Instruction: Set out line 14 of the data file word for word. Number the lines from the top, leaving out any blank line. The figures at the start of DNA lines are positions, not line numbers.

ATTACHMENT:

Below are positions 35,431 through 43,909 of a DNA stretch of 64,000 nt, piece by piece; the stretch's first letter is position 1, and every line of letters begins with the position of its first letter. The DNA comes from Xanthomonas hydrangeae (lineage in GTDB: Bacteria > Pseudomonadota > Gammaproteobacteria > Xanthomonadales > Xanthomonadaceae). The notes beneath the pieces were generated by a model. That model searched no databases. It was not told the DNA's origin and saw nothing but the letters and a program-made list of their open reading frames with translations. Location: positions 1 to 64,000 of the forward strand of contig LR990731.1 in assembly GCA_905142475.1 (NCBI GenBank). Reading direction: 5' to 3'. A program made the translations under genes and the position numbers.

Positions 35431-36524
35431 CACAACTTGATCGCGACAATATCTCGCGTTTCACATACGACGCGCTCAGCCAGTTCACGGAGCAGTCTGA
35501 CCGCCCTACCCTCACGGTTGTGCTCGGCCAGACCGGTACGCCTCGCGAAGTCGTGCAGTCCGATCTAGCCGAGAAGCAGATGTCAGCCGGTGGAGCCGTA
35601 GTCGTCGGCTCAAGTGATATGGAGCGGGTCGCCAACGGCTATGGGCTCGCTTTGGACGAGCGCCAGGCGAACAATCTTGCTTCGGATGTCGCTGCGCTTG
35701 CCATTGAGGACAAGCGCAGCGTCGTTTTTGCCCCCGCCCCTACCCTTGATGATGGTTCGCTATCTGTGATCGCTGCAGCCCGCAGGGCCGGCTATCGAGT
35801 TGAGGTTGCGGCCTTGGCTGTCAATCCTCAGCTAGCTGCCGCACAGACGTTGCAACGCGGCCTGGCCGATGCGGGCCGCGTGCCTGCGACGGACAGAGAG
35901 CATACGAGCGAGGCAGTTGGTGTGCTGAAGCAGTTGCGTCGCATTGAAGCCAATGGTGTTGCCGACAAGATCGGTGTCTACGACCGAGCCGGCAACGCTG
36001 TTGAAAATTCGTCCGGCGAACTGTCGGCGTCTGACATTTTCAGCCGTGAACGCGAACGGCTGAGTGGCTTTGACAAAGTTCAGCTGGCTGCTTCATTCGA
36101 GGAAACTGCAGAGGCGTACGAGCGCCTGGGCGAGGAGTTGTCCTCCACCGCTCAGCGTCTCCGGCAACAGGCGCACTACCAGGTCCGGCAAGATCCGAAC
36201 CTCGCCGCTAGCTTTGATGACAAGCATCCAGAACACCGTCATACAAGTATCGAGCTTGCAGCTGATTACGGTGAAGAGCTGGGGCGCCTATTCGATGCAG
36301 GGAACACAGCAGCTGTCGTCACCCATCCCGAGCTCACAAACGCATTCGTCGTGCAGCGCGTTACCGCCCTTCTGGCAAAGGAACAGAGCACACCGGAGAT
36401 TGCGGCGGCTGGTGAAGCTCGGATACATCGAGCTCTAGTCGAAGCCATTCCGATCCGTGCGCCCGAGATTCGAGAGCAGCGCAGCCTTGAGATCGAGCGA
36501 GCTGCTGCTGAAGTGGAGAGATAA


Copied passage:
36501 GCTGCTGCTGAAGTGGAGAGATAA